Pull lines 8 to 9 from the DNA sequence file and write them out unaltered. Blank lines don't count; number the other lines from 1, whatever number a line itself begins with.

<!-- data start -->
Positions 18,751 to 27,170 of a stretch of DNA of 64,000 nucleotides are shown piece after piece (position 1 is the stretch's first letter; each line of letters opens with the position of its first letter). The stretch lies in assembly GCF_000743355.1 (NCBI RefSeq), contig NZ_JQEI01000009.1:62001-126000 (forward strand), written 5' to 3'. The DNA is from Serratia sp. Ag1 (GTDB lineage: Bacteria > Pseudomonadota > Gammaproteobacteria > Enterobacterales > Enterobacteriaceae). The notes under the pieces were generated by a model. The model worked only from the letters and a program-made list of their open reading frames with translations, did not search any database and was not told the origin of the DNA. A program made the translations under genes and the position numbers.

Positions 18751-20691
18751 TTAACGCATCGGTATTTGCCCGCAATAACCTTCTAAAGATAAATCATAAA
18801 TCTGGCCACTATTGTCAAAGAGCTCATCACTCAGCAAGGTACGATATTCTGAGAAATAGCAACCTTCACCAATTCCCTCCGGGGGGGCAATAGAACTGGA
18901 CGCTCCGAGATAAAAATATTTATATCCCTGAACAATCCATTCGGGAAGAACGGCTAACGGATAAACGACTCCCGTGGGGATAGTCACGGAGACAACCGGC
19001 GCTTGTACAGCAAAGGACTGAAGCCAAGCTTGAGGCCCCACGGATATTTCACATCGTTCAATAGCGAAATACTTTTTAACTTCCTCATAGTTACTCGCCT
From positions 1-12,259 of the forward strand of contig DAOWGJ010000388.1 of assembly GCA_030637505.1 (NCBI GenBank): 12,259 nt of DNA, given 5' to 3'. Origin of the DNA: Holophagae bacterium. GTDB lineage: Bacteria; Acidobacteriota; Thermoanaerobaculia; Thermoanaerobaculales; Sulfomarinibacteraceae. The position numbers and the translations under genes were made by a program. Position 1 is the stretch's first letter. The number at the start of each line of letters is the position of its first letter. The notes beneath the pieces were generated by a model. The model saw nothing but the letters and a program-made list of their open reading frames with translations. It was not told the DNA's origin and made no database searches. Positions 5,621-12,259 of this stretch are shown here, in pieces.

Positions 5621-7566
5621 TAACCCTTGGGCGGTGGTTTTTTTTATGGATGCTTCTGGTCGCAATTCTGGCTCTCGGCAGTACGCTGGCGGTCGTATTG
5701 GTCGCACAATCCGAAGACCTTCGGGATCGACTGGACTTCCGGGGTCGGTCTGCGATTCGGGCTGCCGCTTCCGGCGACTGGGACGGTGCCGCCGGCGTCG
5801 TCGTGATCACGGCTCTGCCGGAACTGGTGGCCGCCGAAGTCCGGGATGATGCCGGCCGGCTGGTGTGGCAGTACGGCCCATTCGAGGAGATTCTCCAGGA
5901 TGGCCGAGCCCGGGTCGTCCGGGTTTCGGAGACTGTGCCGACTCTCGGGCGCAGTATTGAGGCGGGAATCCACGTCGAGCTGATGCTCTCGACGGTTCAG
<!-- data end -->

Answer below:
Positions 5621-7566
5621 TAACCCTTGGGCGGTGGTTTTTTTTATGGATGCTTCTGGTCGCAATTCTGGCTCTCGGCAGTACGCTGGCGGTCGTATTG